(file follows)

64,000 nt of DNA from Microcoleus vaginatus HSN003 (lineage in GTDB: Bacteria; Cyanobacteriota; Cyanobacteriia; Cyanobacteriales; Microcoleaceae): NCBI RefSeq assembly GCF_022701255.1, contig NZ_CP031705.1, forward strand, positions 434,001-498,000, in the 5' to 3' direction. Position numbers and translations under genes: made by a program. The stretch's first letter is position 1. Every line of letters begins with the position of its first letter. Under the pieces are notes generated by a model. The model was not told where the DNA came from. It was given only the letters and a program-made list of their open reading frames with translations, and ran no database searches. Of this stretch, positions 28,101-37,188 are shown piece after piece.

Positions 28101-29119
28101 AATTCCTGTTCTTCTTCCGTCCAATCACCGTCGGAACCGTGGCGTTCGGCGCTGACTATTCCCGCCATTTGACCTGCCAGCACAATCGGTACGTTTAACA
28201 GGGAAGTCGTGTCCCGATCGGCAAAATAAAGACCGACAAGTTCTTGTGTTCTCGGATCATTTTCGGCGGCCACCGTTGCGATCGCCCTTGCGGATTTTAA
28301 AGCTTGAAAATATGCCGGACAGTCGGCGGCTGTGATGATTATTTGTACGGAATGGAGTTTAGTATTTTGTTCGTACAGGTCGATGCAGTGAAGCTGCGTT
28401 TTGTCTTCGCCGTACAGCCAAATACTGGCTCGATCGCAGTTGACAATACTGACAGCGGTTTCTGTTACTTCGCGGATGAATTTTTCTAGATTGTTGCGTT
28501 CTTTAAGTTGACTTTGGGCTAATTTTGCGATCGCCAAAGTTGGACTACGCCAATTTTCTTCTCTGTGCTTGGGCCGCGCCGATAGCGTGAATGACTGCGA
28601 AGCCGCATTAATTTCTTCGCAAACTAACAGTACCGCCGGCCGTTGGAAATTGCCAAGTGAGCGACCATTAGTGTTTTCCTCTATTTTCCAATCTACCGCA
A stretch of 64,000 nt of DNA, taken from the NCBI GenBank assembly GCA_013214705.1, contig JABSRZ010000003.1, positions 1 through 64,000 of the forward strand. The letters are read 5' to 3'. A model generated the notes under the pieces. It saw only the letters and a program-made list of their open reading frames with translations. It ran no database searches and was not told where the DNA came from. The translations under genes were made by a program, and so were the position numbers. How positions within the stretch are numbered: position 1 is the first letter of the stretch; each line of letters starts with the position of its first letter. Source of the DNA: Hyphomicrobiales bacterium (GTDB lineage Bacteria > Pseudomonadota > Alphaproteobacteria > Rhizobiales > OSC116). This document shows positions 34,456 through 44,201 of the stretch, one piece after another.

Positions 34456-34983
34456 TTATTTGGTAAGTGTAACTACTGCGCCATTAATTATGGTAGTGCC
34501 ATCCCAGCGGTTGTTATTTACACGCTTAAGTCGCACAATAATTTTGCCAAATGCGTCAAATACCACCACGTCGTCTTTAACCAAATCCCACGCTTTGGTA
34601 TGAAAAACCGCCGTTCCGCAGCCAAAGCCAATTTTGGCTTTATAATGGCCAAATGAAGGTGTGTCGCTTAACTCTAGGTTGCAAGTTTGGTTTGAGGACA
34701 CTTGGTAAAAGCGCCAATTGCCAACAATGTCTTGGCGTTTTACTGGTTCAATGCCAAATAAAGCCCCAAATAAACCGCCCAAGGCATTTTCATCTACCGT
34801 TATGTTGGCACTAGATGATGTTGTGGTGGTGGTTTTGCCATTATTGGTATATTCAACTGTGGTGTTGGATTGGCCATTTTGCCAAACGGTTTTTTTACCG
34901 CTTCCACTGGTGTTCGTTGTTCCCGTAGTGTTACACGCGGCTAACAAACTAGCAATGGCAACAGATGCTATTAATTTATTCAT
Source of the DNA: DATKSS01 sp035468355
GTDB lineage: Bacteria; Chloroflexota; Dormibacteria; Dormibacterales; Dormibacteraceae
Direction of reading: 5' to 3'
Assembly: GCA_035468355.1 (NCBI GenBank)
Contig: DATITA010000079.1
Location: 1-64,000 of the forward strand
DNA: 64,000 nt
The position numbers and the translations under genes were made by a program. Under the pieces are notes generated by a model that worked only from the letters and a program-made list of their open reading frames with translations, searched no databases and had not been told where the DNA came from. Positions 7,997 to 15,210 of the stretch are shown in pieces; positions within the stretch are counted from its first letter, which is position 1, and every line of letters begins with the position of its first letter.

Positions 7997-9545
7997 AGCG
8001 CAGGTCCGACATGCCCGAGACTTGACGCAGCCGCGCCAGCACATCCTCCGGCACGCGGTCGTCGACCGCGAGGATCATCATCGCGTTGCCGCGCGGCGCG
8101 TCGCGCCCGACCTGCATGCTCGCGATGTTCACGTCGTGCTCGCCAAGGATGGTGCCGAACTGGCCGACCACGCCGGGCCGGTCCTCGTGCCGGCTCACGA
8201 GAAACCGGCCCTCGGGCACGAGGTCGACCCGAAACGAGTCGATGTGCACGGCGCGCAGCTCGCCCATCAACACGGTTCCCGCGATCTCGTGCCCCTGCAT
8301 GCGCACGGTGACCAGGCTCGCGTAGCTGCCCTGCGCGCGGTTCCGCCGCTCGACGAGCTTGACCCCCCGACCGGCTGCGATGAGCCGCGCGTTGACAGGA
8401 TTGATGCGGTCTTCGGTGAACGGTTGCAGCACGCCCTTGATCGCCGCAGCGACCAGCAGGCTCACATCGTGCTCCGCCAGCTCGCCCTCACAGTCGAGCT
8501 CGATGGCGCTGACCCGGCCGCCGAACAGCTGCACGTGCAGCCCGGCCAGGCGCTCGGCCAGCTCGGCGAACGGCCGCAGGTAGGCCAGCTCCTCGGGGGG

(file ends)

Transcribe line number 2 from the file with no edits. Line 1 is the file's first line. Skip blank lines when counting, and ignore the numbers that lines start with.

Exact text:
Positions 28101-29119